Hanrahan thought the key to the inning was walking Byrd. He thought he could get Byrd to chase a fastball high in the zone, but Byrd didn't budge.
"I worked hard and got Young and Hamilton out," Hanrahan said. "I threw some pitches to Byrd that he has been swinging at. He didn't chase it this time. It came back to bite me."
Entering the season, Washington's bullpen was supposed to be the strength of the team, but, with exception of Jon Rauch, the relievers have been inconsistent. The loss of closer Chad Cordero to a right shoulder adductor injury may have something to do with it.
The relievers now have new roles with Cordero gone. Ayala now pitches in the eighth inning, Saul Rivera pitches mostly in the seventh and Hanrahan pitches in the late innings.
Last year, Rivera was on the mound in the middle innings, Ayala pitched in the seventh and Hanrahan was a starter. Only Rauch, who was the eighth-inning guy last year, has flourished in his new role as closer and is considered an All-Star candidate.
"It's struggling right now, over the last few weeks," pitching coach Randy St. Claire said about the bullpen. "They are just making mistakes, leaving the ball over the middle of the plate. I don't think it's too much mechanical. They are not executing their pitches. I've looked at their deliveries and they are exactly on from last year.
"They can't seem to get out of that funk. When you try too hard, you make mistakes. They need to relax and execute their pitches. Hopefully, they'll get over this bump and put together a good streak."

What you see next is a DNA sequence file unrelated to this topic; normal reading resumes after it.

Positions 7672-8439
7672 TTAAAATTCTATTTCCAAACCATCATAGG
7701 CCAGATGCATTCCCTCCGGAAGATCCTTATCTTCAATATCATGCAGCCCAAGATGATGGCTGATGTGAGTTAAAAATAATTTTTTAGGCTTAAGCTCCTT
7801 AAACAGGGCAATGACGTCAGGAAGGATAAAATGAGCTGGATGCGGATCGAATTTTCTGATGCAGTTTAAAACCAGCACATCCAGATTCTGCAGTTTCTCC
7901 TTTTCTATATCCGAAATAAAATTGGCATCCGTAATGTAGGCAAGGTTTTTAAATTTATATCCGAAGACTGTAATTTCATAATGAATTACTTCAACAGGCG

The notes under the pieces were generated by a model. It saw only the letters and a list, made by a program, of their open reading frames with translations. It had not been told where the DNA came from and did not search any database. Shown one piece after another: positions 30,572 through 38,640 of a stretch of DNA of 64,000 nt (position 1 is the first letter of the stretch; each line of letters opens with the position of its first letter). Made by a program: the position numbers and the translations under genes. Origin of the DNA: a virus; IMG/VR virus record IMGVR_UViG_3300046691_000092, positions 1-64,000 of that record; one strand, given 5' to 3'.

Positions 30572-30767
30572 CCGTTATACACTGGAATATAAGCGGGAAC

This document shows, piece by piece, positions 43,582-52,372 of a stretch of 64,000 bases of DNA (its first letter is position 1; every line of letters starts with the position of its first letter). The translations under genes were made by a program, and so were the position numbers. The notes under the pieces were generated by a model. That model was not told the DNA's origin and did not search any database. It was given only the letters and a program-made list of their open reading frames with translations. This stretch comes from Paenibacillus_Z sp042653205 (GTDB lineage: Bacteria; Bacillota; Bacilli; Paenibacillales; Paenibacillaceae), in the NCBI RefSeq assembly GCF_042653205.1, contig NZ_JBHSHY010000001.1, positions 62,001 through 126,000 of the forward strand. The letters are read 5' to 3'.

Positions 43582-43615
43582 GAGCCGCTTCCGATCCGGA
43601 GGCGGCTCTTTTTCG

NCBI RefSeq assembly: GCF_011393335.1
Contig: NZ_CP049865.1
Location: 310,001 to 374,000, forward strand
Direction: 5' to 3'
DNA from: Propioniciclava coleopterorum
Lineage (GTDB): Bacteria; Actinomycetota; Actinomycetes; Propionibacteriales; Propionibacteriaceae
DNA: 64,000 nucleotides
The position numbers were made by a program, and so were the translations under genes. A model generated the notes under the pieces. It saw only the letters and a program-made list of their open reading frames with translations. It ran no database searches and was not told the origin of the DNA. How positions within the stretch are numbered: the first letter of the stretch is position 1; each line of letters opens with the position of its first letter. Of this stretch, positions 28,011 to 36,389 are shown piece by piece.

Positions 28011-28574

Left-hander John Lannan is one Nationals starter who has been executing his pitches. He took the hill for Washington on Sunday and lasted six innings, giving up two runs on four hits.
The two runs both came on long balls. In the fourth inning, Boggs hit a mammoth shot over the left field wall, and Ian Kinsler went deep two innings later.
It was Lannan's 11th quality start of the season, but he has little to show for it, record-wise. He is 4-8 with a 3.34 ERA. It doesn't help he has the lowest run support in the Majors when he is in a game.
St. Claire, manager Manny Acta and general manager Jim Bowden have made sure that Lannan doesn't get mentally down because of the lack of wins.
"They are trying to make sure that I'm mentally all right," Lannan said. "It's kind of tough going out there and getting the same kind of start and the same results. They wanted to make sure I'm not down on myself. I am battling, and there isn't much I could do."
Washington also received a scare in the fifth inning when Saltalamacchia's line drive hit Lannan in the right wrist. However, Lannan remained in the game for another inning. In between innings, Lannan put the wrist in the cold ammonia bucket. After the game, it was learned that Lannan has a right wrist contusion. He will have a CAT scan on Monday.
Both Lannan and Acta feel he will not miss his next start.
"I'm a little sore, a little tight," Lannan said. "I see [the ball]. I got my glove on it. I threw my glove off because [the pain] was like pins and needles. I gave it a squeeze, found the ball and threw over to first. It's just tight right now -- just a little bruise."
Rangers right-hander Vicente Padilla was just as tough. He lasted seven innings and gave up three runs on five hits. But the long ball would haunt him as well. The Nationals made it a 2-1 game in the bottom of the sixth inning when Willie Harris hit a pinch-hit home run.
After Ramon Vazquez made it a 3-1 game with a pinch-hit single off Ayala, Ronnie Belliard tied the score at 3 with a two-run homer off Padilla.
But the Nationals couldn't enjoy their brief comeback, because of their inconsistent bullpen.